|Dorothea Maria of Saxe-Weimar|
|Duchess consort of Saxe-Zeitz|
|Born||14 October 1641|
|Died||11 June 1675 (aged 33)|
Moritzburg Palace in Zeitz
|Spouse||Maurice, Duke of Saxe-Zeitz|
|Erdmuthe Dorothea, Duchess of Saxe-Merseburg|
Maurice William, Duke of Saxe-Zeitz
Prince Christian August
Frederick Henry, Duke of Saxe-Zeitz-Pegau-Neustadt
|Father||William, Duke of Saxe-Weimar|
|Mother||Eleonore Dorothea of Anhalt-Dessau|
Born in Weimar, Dorothea Maria was the youngest daughter of Duke William IV of Saxe-Weimar from his marriage to Eleonore Dorothea of Anhalt-Dessau, the daughter of Prince John George I of Anhalt-Dessau. She was named after her maternal grandmother Dorothea Maria of Anhalt, who had already died at that point in time.
Wedding to Maurice of Saxony, and activity in the Principality of Saxe-ZeitzEdit
Her marriage to Duke Maurice of Saxe-Zeitz can be understood against the background of the fact that Maurice had been administrator of the Bishopric of Naumburg-Zeitz since 1653 and lived in City Palace in Naumburg. Furthermore, Maurice had been a member since 1646, of the Fruitbearing Society, led by Dorothea Maria's father.
Maurice had been married before and had been a widower since 7 October 1652. When the customary mourning period had ended, he married Dorothea Maria, who was only 15 years old. Maurice's father, Elector John George I of Saxony died. Maurice inherited the Lordship of Zeitz as an apanage, making him the founder of the Saxe-Zeitz branch of the House of Wettin.
Maurice held that the City Palace in Naumburg was not a befitting residence for a person of his station and summoned his father court architect, Johann Moritz Richter, to discuss the design of a magnificent baroque palace, Moritzburg Palace, in his new capital Zeitz.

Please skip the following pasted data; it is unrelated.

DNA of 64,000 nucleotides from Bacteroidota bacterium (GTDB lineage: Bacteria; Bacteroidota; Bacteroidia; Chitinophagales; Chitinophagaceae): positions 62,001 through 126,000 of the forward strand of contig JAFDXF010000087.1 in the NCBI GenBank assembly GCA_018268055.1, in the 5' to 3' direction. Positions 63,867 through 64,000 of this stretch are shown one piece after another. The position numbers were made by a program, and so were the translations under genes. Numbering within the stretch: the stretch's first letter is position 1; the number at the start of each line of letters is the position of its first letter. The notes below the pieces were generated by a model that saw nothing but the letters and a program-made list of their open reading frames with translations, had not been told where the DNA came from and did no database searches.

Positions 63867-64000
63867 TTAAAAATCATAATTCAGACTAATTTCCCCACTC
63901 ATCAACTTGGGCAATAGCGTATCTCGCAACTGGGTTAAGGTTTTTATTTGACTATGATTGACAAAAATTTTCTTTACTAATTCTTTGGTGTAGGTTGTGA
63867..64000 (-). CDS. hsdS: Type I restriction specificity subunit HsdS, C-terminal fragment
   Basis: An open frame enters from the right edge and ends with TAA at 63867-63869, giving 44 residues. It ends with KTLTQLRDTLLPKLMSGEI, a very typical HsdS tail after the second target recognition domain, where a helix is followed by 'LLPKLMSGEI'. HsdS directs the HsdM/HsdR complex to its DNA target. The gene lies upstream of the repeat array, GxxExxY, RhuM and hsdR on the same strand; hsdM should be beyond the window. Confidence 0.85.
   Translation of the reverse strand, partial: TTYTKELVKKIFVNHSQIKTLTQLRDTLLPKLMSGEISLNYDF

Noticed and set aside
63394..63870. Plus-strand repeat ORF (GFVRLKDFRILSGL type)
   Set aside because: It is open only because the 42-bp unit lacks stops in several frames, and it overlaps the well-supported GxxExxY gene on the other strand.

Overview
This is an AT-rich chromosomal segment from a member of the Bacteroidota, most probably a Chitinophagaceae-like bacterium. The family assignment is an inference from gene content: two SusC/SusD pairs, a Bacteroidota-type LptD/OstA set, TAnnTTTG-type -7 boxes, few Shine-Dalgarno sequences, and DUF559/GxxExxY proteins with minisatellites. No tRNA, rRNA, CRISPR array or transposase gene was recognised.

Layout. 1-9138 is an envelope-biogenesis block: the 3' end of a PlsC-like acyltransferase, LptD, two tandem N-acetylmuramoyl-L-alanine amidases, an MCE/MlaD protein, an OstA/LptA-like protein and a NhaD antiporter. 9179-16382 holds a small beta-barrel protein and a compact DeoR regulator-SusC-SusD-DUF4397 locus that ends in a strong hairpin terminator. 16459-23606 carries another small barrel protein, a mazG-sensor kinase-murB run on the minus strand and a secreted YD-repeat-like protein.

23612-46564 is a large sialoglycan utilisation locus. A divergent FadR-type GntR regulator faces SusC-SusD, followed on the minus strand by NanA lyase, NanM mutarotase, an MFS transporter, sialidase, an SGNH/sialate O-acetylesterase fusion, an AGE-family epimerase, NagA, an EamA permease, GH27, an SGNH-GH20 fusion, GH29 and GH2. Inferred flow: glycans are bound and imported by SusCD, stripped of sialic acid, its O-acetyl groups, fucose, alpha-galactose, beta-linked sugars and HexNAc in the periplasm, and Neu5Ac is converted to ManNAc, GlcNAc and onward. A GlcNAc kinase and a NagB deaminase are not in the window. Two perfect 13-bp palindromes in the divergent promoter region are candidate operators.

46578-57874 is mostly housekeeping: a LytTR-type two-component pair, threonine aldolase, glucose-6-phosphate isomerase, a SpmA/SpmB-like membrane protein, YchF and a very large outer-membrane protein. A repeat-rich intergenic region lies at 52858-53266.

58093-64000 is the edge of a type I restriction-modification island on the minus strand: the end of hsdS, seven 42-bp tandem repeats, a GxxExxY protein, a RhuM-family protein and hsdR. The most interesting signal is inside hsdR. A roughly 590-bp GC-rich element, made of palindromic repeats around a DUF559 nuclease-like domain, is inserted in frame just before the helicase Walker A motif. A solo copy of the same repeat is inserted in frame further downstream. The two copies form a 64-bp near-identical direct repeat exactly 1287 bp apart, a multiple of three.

The Duke and Duchess saw as their main task to revive the economy and to repair the devastation of the infrastructure of their principality during the Thirty Years' War. They also devoted themselves to the reconstruction of the seminary in Zeitz. Christoph Cellarius would later add great prestige to this seminary.
Dorothea Maria died in the Moritzburg Palace, Zeitz on 11 June 1675, at the age of 33. She was buried in a magnificent sarcophagus in the hall crypt below the Cathedral of St. Peter and Paul in Zeitz. Her husband remarried after her death. This third marriage, however, remained childless, so that the Saxe-Zeitz line descends from Dorothea Maria. However, the line died out after the third generation, due to lack of male heirs.
Marriage and issueEdit
She married on 3 July 1656 in Weimar with Duke Maurice of Saxe-Zeitz, the youngest surviving son of Elector John George I of Saxony, from his second marriage, with Duchess Magdalene Sibylle of Prussia. They had ten children:
- Eleonore Magdalene (Weimar, 30 October 1658 – Dresden, 26 February 1661).
- Wilhelmine Eleonore (born and died Dresden, September 1659).
- Erdmuthe Dorothea (Naumburg, 13 November 1661 – Merseburg, 29 April 1720), married on 14 October 1679 to Duke Christian II of Saxe-Merseburg.
- Maurice William, Duke of Saxe-Zeitz (Moritzburg Palace, 12 March 1664 – d. Weida, 15 November 1718).
- John George (Moritzburg Palace, 27 April 1665 – Moritzburg Palace, 5 September 1666).
- Christian August (Moritzburg Palace, 9 October 1666 – d. Regensburg, 23 August 1725), Cardinal, Archbishop of Gran (Esztergom) and Primate of Hungary.
- Frederick Henry (Moritzburg Palace, 21 July 1668 – Neustadt an der Orla, 18 December 1713), inherited Pegau and Neustadt.
- Marie Sophie (Moritzburg Palace, 3 November 1670 – Moritzburg Palace, 31 May 1671).
- Magdalene Sibylle (Moritzburg Palace, 7 April 1672 – Moritzburg Palace, 20 August 1672)
- Wilhelmine Sophie (born and died Moritzburg Palace, 11 June 1675).
- Publications by or about Dorothea Maria of Saxe-Weimar, Duchess of Saxe-Zeitz at VD 17
- Anne-Simone Knöfel: Dorothea Maria von Sachsen-Weimar, in: de:Sächsische Biografie, published by the Saxon Institute for History and Folkloristics, edited by Martina Schattkowsky
- Johann Hübner's three hundred and thirty three genealogical tables, table 171